Easter, however, doesn’t give sceptics an intellectual question to solve so much as a relational invitation to resolve a response to. Some of us say Jesus is alive and wanting to strike up a friendship with each of us. Are we intrigued enough to check Him out and see if we hit it off? Are we open to giving Him a chance to make Himself known to us? We can give Jesus a chance by the spiritual, non-romantic equivalent of going out on a date with Him. We can read about Him in the Bible and watch what that stirs up in us, by praying and listening for some kind of response, or even by going to church!
But church is so boring, I can hear some of you think! It’s not boring if you’re wondering whether Jesus will show up. After all, He said in the Bible He’d always show up when two or three are gathered in His name. But if Jesus does always show up at church, why are half the people there falling asleep? Why aren’t more breathless with excitement over the prospect of meeting up with Him?
Well, the truth is most people can’t take much of Jesus, and thus He has to hold Himself back a bit. One father explained it this way to his young son. He told the boy we’re all like Fluffs, the family pet hamster. If you hug Fluffs too tight, it hurts him and he runs away. Jesus doesn’t want to scare anyone off. So He approaches us gently and speaks softly – so gently and softly we can easily miss His being there when He’s right in front of us!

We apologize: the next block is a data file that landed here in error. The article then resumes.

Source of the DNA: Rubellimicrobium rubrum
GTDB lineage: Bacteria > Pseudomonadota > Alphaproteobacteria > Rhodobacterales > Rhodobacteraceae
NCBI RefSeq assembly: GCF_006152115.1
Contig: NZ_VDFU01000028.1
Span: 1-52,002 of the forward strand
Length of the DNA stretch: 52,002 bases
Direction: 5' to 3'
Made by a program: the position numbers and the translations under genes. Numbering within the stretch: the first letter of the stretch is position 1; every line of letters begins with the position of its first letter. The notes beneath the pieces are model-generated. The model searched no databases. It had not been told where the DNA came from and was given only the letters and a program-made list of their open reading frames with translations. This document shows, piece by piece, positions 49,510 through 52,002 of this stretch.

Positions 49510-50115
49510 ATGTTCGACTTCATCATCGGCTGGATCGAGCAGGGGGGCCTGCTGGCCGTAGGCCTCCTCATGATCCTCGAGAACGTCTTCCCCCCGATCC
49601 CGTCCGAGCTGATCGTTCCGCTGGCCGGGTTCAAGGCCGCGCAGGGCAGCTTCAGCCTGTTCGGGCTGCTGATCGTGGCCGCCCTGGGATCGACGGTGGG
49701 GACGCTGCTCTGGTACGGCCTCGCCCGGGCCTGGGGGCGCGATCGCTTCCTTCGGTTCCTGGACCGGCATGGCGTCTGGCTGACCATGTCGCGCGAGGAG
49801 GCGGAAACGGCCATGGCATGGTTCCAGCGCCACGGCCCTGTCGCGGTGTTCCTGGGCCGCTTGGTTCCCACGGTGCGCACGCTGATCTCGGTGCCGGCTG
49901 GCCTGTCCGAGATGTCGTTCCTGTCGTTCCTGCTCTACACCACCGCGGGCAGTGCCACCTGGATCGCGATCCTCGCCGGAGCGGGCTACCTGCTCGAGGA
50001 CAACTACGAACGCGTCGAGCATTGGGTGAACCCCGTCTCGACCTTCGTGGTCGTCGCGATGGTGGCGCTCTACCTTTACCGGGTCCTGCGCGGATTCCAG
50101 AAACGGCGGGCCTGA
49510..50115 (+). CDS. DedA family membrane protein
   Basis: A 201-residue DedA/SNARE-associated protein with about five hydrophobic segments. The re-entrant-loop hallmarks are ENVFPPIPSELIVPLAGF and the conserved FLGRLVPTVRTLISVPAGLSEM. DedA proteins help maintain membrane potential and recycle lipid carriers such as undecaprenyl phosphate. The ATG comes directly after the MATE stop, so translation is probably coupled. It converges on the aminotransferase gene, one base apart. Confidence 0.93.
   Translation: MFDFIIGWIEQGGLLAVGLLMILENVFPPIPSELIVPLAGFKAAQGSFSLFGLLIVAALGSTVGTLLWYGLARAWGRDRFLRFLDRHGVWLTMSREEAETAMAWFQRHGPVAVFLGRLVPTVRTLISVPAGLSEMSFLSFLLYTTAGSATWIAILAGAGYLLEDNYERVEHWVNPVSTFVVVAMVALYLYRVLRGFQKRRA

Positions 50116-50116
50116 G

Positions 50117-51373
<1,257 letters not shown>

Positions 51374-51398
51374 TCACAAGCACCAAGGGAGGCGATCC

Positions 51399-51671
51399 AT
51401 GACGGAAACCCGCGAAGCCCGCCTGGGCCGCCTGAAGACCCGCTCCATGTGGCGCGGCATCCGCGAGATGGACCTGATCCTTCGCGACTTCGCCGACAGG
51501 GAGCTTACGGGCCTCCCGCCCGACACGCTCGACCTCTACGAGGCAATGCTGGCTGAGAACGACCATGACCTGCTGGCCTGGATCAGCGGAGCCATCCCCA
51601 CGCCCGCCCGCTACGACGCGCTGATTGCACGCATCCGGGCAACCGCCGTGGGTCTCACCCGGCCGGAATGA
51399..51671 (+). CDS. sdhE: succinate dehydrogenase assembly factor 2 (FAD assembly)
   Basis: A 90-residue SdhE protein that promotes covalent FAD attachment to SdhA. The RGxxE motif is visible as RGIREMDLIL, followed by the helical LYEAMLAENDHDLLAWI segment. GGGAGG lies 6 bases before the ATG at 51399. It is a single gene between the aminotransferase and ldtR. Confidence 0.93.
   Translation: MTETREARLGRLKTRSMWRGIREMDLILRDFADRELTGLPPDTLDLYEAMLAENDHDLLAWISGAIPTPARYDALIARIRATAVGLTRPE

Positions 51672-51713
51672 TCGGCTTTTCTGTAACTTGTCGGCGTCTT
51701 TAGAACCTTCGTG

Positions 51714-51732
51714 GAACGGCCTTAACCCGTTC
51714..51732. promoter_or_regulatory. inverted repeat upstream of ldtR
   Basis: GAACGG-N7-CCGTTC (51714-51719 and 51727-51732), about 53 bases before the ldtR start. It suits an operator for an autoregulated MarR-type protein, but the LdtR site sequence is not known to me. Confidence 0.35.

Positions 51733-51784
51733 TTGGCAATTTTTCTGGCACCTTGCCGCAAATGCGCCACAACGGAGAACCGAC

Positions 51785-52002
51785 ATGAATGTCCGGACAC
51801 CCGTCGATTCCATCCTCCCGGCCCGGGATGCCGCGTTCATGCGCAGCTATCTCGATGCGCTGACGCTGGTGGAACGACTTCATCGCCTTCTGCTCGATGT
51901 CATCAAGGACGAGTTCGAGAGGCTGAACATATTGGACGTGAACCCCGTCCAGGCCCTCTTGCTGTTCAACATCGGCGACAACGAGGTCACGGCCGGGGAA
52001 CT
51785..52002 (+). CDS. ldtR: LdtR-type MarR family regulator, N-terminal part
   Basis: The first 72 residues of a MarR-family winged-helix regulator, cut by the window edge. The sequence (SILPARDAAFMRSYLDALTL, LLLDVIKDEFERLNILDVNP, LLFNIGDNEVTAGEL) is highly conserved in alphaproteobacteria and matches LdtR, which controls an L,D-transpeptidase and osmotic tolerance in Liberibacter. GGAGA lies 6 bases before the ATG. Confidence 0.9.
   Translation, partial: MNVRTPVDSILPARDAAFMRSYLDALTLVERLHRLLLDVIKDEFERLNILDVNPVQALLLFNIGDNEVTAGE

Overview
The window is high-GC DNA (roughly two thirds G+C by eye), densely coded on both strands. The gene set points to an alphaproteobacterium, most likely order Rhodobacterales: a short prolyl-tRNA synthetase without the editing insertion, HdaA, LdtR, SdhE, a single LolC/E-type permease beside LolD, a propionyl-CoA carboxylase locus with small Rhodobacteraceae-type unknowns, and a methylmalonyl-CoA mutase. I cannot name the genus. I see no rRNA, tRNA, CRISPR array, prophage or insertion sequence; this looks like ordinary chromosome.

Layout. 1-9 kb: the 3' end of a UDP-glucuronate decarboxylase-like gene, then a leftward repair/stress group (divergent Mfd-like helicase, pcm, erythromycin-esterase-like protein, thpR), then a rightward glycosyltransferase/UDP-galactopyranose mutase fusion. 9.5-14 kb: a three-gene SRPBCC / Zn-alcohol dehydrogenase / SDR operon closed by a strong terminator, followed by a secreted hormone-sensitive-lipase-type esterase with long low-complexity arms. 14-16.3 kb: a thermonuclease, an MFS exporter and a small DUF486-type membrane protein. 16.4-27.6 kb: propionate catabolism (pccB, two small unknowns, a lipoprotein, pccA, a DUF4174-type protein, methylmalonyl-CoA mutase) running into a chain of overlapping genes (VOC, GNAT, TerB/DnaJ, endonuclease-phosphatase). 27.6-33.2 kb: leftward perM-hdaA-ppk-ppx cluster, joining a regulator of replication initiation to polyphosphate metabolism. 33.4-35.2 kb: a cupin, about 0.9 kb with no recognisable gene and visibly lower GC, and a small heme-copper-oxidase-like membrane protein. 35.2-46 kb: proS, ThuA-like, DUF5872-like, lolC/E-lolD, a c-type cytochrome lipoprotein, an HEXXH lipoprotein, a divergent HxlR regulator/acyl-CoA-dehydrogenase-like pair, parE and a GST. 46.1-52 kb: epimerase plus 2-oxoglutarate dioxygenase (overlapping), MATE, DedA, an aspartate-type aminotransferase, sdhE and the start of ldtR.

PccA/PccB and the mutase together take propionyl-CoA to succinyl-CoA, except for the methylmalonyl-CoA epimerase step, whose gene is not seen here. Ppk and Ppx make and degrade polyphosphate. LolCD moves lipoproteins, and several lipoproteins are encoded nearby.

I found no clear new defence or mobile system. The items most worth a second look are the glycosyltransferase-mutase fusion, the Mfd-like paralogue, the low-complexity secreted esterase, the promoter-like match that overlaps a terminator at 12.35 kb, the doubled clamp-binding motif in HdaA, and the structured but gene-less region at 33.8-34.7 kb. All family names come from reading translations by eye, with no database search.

The second thing is that most people, even at church, don’t want much of Jesus. They’d prefer for Jesus, like Fluffs, to stay in His cage most of the time. They fear His taking charge of their life. They just want Him to help them a little here, and forgive them a little there, and leave them to stay in control of all the rest. They want just a little of Jesus; but the little of Him they allow isn’t enough to catch their attention, let alone their heart.
Anyone can better know the resurrected, living Jesus if it’s the real Jesus they seek to know – a Jesus big enough to inspire deep wonder and full joy!
Will you this Easter give Him a fair chance to show you just how big He is?